improvement work, such as building roads, trails, telephone lines, and 
ranger cabins. The wages are $75 to $100 per month. Licensed and 
unlicensed portions of a reserve receive the same attention. 

The forest reserve regulations relating to fire protection are very 
complete. On the reserves, a closed season for fires exists from April 
15 to October 31, and this period may be extended, if deemed advis- 
able, in the case of a summer of special danger. During this season 
no fires, except camp fires, may be set, unless a permit be obtained 
from a forest officer. Also, the regulations and penalties of the pro- 
vince in which the reserve is located are applicable to the reserve. 
Full precautions are taken with reference to railway lines being oper- 
ated within reserves. Most of the railway companies whose lines pass 
through reserves are already under the authority of the Board of Rail- 
way Commissioners for Canada, which requires special patrol by the 
companies where material fire danger exists. Those not under its 
jurisdiction are subject to a similar reserve regulation requiring patrol 
as specified by the department. 

These provisions are ample, consequently the efficiency of protec- 
tion is a matter of personnel. This will be discussed later.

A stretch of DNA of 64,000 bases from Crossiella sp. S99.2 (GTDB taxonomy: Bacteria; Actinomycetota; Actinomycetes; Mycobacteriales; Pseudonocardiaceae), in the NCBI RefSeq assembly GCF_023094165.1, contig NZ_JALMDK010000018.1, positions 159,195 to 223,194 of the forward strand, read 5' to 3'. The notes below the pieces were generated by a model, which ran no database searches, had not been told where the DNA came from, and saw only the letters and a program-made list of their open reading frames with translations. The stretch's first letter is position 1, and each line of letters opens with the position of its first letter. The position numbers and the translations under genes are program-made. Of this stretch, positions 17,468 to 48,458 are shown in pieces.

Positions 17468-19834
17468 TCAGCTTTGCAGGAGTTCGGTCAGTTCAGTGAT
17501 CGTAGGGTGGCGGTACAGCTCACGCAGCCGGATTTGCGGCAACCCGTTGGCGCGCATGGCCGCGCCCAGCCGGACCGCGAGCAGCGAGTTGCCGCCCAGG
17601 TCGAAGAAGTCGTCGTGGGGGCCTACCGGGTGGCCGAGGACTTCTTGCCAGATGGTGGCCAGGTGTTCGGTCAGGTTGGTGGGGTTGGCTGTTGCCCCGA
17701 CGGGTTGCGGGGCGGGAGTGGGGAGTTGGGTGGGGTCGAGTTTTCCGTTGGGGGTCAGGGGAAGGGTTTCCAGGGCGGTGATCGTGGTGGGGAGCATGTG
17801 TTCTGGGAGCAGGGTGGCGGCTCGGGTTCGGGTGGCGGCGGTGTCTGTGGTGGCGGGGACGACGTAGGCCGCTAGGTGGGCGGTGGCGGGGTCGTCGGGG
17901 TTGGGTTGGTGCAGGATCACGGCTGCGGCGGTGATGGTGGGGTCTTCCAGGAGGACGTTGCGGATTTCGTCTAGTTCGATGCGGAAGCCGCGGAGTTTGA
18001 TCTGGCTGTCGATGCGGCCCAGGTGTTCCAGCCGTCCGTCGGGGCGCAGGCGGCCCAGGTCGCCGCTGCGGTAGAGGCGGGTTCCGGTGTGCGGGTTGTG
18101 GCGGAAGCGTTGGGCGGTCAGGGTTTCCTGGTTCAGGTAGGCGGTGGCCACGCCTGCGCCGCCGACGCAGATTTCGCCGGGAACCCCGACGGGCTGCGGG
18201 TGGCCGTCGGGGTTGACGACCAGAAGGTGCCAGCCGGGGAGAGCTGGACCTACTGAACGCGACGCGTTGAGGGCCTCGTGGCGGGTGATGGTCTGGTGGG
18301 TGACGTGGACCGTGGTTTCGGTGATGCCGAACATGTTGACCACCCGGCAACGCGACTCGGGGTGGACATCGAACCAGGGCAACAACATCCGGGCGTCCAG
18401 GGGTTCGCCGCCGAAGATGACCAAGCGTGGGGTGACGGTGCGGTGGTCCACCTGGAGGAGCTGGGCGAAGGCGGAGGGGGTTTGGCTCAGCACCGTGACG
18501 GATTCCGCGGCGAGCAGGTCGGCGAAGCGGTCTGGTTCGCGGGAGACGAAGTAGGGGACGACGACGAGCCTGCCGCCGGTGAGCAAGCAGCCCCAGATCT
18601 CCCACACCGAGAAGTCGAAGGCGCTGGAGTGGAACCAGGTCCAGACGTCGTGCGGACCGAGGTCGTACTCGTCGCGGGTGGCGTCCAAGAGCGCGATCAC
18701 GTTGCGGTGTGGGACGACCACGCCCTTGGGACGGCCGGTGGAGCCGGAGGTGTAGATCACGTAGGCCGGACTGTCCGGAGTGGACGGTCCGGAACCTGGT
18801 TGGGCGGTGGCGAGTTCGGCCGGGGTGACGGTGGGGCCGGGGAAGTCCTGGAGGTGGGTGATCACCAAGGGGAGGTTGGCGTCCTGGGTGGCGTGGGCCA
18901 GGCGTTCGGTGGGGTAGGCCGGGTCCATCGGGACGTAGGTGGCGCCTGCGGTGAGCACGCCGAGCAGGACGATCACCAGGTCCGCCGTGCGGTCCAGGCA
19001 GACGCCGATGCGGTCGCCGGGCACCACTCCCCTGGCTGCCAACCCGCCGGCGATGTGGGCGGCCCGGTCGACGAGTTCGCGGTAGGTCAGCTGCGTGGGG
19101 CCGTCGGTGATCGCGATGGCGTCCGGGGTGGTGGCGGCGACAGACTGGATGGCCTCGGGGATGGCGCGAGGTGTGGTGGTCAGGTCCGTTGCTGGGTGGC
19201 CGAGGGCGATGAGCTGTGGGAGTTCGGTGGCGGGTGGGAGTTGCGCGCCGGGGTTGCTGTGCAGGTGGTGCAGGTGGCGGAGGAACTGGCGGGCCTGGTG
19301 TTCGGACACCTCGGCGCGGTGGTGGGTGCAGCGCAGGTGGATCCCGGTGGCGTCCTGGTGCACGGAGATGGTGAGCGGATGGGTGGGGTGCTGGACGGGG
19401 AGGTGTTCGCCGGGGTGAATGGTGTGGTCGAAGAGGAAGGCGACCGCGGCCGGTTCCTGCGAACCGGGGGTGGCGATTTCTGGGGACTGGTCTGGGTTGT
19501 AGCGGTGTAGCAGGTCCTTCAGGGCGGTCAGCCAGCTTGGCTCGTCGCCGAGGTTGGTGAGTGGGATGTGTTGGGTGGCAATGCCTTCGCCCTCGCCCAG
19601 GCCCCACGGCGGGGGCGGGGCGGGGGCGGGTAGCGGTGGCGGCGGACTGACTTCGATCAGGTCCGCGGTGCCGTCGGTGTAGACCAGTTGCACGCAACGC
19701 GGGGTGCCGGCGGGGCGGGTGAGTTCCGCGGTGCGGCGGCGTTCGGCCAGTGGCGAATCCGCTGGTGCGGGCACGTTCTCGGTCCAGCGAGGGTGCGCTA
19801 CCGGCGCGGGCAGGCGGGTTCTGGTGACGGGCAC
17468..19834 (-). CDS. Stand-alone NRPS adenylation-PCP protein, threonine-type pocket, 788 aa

Outside Reserves An enormous area of Dominion lands exists in 
Saskatchewan ^^^ northern portion of these three provinces 
and Alberta which is not included within any reserve. It is 

not all timbered, to be sure, much muskeg occurring, but the forested 
areas are numerous and valuable, including many licensed timber 


berths. It is a frontier country, bordered by the advance line of settle- 
ment, busy clearing land by fire, with railway and highway construc- 
tion in progress, and constantly travelled by prospectors, freighters, 
trappers, surveyors and campers. The task of protecting it from fire 
is correspondingly difficult. 

The whole territory, under the administration of a Dominion in- 
spector of fire ranging, is divided into nine districts. These are organ- 
ized, as regards location and intensity of patrol, according to the 
nature of the country and the fire risk, as indicated by man's activities.